Abstract: When treating pediatric feeding disorders, one of the first steps is conducting a functional analysis (FA) for inappropriate mealtime behaviors (IMB; Piazza et al., 2003). Traditionally, board certified behavior analysts (BCBAs) use visual inspection to analyze the results of an FA, despite criticism for its lack of standardized rules and subjectivity (Fisch, 1998). Previous research in visual interpretation of FAs found the use of structured criteria provides a method to increase agreement between reviewers (Hagopian, Fisher, Thompson, Owen-DeSchryver, 1997; Roane, Fisher, Kelley, Mevers, & Bouxsein, 2013). We collected FA graphs for 154 children and gave them to a panel of at least three BCBAs for traditional visual inspection. We then applied the modified visual-inspection criteria developed by Roane and colleagues (2013) to interpret FAs of IMB in a post-hoc analysis. Furthermore, we applied these criteria in an on-going visual inspection (OVI) fashion, as done by Saini, Fisher, and Retzlaff (2018). We compared the functions identified by all methods of analysis for agreement to evaluate the predictive validity of OVI. Results of this study indicate a high level of agreement between methods; however, future research is needed to further assess the utility, benefits, and drawbacks of each method of analysis.
A Comparison of Re-presentation and Modified Chin Prompt to Treat Different Topographies of Liquid Expulsion
VIVIAN F IBANEZ (Children’s Specialized Hospital, Rutgers University), Kerri P. Peters (University of Florida), Timothy R. Vollmer (University of Florida)
Abstract: Children with feeding disorders might expel liquid when they lack the oral-motor skills, the motivation, or both, to retain a bolus and swallow. Additionally, the form in which children expel liquid might vary and influence the effectiveness of a treatment to reduce liquid expulsion. In the current investigation, we first identified topographies of liquid expulsion such as forceful and run out for each child. We then compared and evaluated the effects of two procedures, a modified chin prompt and re-presentation, on the liquid expulsion of three children with feeding disorders. For two participants, expulsion decreased to clinically meaningful levels with a modified chin prompt or re-presentation. However, for one participant, expulsion decreased to clinically meaningful levels only when we combined the modified chin prompt and re-presentation as part of a treatment package. We discuss possible mechanisms underlying the effects of a modified chin prompt and re-presentation in addition to areas for future research related to prescriptive treatment models.

Intensive Multidisciplinary Intervention for Patients With Feeding Tube Dependence: An Electronic Medical Record Review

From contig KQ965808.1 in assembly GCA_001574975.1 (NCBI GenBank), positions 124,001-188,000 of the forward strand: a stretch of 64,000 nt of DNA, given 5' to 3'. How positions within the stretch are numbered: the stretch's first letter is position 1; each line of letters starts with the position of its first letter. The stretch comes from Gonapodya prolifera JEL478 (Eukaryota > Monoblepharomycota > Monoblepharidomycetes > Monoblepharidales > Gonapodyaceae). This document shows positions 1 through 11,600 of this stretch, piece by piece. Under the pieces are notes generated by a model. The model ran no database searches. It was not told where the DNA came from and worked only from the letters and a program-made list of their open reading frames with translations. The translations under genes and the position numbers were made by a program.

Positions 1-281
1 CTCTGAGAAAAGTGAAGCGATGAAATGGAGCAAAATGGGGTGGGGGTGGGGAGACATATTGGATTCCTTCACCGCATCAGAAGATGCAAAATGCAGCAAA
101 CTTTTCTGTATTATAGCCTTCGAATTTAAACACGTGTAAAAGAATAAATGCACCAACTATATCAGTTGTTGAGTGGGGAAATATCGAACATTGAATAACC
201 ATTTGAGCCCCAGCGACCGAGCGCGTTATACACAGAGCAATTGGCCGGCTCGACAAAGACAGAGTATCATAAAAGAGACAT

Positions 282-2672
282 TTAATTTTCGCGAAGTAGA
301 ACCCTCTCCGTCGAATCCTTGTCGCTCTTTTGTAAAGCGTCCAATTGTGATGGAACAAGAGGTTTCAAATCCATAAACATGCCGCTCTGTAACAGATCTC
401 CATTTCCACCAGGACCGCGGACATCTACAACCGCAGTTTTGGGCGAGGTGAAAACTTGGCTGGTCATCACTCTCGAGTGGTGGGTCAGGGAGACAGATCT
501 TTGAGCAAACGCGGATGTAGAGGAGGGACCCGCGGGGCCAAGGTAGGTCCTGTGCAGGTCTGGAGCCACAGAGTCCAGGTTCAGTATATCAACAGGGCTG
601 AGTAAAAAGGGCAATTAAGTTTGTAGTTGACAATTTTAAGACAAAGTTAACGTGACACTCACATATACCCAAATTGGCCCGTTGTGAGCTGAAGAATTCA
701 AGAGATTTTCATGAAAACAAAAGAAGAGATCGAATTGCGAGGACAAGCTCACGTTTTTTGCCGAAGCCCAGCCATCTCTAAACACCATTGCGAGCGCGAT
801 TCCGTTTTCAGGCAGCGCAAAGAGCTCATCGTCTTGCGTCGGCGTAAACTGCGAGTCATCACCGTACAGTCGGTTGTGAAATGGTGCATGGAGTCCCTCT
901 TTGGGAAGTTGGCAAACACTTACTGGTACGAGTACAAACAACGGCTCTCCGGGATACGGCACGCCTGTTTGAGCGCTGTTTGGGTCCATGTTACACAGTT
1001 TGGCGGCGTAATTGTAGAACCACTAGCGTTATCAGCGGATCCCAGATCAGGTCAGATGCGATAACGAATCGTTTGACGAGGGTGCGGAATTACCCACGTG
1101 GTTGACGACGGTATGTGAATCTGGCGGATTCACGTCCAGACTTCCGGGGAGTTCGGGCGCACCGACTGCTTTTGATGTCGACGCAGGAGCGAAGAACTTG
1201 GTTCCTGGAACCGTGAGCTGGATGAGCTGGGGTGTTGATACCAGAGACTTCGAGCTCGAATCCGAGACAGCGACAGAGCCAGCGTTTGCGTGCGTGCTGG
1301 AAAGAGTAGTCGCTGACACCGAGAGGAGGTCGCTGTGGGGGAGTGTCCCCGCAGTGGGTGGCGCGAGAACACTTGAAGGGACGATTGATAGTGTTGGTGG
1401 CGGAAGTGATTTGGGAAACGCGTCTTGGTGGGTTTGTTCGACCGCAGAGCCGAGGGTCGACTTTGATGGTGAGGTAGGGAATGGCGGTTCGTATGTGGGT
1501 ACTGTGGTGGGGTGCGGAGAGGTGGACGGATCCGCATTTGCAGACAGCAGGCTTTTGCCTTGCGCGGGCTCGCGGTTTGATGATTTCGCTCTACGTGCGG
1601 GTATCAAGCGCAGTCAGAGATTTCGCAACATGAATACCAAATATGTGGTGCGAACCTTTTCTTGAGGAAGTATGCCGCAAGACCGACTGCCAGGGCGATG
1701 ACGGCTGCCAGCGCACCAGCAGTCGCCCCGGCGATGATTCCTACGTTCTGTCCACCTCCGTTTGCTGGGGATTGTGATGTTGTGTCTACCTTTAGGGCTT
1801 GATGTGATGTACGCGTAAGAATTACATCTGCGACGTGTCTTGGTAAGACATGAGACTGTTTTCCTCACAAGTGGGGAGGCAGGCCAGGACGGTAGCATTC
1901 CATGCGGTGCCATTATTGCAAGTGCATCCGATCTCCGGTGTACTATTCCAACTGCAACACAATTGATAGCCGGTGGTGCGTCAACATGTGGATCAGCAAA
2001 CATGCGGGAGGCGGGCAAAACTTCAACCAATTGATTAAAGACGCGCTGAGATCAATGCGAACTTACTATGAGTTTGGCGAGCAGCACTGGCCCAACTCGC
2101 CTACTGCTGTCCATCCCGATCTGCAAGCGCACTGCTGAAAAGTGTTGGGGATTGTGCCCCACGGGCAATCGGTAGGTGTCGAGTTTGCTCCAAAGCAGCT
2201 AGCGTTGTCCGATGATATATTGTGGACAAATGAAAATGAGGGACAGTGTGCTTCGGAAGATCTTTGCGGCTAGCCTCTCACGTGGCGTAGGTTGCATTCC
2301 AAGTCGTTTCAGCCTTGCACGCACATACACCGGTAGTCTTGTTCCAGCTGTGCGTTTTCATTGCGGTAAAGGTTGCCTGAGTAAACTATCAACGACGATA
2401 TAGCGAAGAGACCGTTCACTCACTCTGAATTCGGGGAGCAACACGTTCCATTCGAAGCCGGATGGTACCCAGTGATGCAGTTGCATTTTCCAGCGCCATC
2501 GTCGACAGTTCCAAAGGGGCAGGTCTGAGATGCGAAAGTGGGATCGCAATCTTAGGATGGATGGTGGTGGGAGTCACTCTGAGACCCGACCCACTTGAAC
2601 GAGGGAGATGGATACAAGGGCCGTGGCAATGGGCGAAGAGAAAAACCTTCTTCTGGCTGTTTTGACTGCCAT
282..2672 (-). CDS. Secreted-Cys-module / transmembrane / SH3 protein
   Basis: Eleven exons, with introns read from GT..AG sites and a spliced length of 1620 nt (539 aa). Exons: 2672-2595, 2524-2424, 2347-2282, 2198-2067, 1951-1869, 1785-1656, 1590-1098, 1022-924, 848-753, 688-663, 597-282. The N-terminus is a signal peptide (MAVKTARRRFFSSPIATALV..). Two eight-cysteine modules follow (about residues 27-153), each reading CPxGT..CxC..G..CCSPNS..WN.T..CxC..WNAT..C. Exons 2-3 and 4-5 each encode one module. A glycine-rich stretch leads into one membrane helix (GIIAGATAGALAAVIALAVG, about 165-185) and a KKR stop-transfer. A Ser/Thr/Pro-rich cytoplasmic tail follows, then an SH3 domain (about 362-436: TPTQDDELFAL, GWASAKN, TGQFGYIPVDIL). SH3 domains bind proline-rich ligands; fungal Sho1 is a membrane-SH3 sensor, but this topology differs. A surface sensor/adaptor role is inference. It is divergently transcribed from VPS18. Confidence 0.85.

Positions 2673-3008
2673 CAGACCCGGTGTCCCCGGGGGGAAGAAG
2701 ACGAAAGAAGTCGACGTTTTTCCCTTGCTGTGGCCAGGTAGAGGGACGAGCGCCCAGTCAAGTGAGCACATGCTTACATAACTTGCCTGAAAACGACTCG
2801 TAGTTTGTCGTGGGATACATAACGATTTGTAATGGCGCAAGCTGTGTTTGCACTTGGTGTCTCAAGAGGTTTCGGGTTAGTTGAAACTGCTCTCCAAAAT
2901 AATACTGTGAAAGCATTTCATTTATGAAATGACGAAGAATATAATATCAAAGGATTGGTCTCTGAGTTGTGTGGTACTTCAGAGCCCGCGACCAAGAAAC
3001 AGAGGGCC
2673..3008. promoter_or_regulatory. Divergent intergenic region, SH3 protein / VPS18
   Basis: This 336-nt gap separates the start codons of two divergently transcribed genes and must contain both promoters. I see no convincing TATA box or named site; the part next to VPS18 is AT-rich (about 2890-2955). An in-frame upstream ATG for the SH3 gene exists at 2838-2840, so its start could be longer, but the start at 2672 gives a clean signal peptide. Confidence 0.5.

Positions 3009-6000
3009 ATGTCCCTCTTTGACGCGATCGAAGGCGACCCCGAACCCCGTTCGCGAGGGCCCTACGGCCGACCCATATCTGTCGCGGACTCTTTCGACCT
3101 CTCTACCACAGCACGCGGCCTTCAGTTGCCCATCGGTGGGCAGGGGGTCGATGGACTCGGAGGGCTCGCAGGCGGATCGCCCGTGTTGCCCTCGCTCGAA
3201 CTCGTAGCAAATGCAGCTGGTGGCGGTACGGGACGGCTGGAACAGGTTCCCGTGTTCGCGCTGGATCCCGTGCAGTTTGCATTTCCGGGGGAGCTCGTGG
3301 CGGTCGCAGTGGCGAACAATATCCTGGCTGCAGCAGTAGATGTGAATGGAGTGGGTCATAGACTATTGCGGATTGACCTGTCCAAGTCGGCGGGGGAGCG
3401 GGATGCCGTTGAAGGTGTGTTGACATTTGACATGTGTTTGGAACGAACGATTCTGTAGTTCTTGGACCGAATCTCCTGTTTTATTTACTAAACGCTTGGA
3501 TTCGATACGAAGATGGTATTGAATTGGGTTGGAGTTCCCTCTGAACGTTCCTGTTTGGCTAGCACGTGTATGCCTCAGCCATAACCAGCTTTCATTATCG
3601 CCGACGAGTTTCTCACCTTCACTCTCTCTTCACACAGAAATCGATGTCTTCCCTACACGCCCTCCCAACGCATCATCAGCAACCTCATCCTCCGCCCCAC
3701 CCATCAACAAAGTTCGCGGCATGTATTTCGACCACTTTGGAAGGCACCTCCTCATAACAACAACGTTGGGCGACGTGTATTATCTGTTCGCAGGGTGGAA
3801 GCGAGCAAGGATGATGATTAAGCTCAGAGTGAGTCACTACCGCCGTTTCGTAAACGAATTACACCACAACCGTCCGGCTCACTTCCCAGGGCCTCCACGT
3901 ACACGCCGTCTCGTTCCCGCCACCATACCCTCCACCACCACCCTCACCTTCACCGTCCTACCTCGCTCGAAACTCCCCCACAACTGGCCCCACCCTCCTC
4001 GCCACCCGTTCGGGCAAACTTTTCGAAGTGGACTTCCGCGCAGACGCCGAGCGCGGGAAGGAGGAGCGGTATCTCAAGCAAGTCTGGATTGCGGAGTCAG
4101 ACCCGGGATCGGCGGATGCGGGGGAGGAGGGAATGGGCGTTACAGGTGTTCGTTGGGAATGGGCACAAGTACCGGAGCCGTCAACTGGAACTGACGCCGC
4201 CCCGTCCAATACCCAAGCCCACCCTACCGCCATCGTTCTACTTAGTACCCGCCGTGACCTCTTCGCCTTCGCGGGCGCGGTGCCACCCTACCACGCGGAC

ADDAM J WAWRZONEK (The Marcus Autism Center), William G. Sharp (The Marcus Autism Center), Valerie M. Volkert (The Marcus Autism Center), Rashelle Berry (The Marcus Autism Center), Kathryn Holman Stubbs (The Marcus Autism Center), Carla Luevano (The Marcus Autism Center), Courtney McCracken (The Marcus Autism Center), Lawrence Scahill (The Marcus Autism Center)

The extant literature on pediatric feeding disorders indicates intensive, multidisciplinary treatment holds benefits for children with severe feeding difficulties, such as patients relying on enteral nutrition (e.g., gastrostomy tube). The most common methodology documenting outcomes for these programs are Nonrandomized Studies (NRS). Although NRS represents a valuable tool for providing insight to intervention, prior research utilizing NRS included potential bias concerning data abstraction. Additionally, there is a lack of standardization across studies regarding uniformity of outcome measures, and description of patient characteristics and treatment protocols. The purpose of the present study was to examine the clinical presentations, intervention characteristics, and treatment outcomes in a sample of children receiving intensive, multidisciplinary intervention for feeding tube dependence. This study followed the Strengthening the Reporting of Observational Studies in Epidemiology (STROBE) criteria to plan the study, guide data abstraction and structure the study’s methodology. We conducted a retrospective electronic medical review to gather outcome data for patients admitted to an intensive day treatment feeding program. The review included 81 individuals dependent on enteral nutrition. We will describe treatment setting and protocols and outcome measures including demographics, anthropometrics, meal-time behaviors, oral/enteral intake and caregiver satisfaction at admission, discharge and follow-up.